That includes Google.

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And from SEO view are these links OK?

http://forums.domain.tld/page/_/category/subcategory1/subcategory2/subcategory3/record-r1



Links like this makes IP.Content when you have lot of subcategories.

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And from SEO view are these links OK?



http://forums.domain.tld/page/_/category/subcategory1/subcategory2/subcategory3/record-r1



Links like this makes IP.Content when you have lot of subcategories.



You're going to have differing opinions on this, for sure. Assuming your categories and sub-categories are appropriately labeled (personally I think it's silly to have to drill 4 categories deep for an article, but that's just a personal opinion) the keywords from the categories may be highly relevant.

The /_/ marker is a necessary evil at this time. I will agree in an ideal world you wouldn't need some sort of marker, but the mashup of static and dynamic content can easily lead to conflicts that can only be resolved by having some sort of "marker" in the URL that the software can look at and understand.

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I don't have any problem with marker I renamed it to "category" so it looks more familiar for me. I want to know only if 3-4 subcategories don't make any problems for search engines :)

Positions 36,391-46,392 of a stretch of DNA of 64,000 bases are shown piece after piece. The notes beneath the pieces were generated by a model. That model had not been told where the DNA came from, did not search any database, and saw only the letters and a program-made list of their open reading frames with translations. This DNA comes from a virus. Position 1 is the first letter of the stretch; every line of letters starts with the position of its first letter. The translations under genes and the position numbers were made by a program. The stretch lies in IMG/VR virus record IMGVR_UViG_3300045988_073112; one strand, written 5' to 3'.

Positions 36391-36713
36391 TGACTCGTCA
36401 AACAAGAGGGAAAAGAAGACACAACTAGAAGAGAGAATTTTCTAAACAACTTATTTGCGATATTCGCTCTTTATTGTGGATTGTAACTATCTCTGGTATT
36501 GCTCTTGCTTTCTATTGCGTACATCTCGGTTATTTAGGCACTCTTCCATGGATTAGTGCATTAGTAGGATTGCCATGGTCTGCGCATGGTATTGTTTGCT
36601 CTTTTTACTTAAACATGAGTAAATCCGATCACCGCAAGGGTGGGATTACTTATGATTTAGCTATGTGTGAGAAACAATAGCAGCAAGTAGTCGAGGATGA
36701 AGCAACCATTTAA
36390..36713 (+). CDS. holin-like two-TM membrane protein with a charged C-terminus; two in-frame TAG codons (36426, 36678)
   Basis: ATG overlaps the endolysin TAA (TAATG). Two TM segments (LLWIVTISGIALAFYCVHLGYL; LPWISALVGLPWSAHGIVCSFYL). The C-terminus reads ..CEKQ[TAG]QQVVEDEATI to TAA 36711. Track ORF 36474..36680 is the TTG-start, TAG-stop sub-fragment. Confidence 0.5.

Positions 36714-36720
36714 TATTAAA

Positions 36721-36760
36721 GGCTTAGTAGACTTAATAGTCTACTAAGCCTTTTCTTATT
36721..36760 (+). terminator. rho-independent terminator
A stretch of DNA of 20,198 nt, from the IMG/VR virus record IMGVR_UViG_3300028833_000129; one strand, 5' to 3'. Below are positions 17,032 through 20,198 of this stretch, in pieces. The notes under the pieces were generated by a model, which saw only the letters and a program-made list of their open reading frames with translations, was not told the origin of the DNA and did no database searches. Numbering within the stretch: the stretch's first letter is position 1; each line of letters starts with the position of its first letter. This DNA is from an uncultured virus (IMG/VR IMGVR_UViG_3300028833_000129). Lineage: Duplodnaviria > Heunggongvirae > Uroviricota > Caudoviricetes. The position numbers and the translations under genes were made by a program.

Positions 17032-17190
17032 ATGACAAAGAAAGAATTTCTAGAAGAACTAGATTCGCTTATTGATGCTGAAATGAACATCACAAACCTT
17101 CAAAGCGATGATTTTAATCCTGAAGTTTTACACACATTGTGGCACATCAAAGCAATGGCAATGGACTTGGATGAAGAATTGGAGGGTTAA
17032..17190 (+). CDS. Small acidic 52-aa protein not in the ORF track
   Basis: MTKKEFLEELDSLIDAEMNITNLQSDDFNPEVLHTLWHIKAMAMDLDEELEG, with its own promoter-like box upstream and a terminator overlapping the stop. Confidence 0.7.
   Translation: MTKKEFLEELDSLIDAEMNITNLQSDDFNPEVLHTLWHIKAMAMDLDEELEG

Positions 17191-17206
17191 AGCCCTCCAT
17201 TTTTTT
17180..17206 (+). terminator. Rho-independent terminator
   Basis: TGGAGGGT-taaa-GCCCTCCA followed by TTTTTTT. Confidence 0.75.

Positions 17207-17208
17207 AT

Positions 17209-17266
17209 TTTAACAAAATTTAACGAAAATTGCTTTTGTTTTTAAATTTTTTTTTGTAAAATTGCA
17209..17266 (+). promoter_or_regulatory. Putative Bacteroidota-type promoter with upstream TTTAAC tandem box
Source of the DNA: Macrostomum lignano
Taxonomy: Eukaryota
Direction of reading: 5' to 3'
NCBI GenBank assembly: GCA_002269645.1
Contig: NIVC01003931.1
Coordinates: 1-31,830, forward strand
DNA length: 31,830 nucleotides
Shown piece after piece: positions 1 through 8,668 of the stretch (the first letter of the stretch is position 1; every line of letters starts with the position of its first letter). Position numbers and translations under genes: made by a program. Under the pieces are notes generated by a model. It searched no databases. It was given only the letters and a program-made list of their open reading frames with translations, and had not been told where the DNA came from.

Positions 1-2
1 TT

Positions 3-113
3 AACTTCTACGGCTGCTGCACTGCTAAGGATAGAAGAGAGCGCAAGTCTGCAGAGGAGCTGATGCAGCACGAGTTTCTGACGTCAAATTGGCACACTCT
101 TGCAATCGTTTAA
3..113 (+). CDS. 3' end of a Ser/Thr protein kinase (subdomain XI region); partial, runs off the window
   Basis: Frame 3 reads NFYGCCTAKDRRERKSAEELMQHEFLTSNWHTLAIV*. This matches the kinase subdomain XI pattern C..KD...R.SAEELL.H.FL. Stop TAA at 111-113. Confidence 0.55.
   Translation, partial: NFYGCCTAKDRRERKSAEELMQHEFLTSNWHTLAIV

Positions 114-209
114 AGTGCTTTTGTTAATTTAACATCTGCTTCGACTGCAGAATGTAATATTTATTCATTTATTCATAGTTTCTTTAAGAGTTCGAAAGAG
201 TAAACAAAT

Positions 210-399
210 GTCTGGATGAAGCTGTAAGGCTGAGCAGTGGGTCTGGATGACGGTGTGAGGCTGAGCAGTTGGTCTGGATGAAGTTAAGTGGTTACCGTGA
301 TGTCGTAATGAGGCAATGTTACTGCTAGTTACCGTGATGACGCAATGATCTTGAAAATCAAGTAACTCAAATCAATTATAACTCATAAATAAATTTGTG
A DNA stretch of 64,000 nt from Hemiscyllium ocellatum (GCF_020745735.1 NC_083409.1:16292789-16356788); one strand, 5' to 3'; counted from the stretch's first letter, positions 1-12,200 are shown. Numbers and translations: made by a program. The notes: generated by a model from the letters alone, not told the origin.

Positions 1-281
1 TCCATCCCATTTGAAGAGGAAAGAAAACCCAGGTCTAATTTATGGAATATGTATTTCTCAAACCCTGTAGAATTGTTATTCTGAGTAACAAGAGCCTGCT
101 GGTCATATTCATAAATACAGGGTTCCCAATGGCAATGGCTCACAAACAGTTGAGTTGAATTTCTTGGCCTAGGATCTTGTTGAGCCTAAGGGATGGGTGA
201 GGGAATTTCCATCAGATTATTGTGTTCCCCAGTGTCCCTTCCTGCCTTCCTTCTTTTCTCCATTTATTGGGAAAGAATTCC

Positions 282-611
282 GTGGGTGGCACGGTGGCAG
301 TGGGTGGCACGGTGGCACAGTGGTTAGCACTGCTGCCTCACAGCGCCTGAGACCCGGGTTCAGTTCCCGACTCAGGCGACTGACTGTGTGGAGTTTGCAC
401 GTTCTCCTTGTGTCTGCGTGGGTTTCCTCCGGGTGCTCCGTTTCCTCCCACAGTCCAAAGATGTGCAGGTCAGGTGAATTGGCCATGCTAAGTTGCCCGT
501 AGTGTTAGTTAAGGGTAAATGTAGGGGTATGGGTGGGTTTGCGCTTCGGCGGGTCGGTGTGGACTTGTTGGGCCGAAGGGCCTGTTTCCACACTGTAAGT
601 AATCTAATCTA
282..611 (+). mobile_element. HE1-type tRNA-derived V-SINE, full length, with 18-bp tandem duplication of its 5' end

the keywords from the categories may be highly relevant


Yes, that's true.

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I don't have any problem with marker I renamed it to "category" so it looks more familiar for me. I want to know only if 3-4 subcategories don't make any problems for search engines :)




If short and appropriately named, I would say now. i.e.

site.com/actors/movies/tom_hanks

If you have randomly named categories or categories with irrelevant names, I would say they wouldn't help you any (I can't say it would create a "problem", however...search engines ARE able to index pages just fine with or without keywords in the URL mind you). i.e.

site.com/businesses/production/tom_hanks

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You do have some valid points. One counter-argument, however, is that the page actually leads to a "topic", so does it not make sense to have that included in the URL?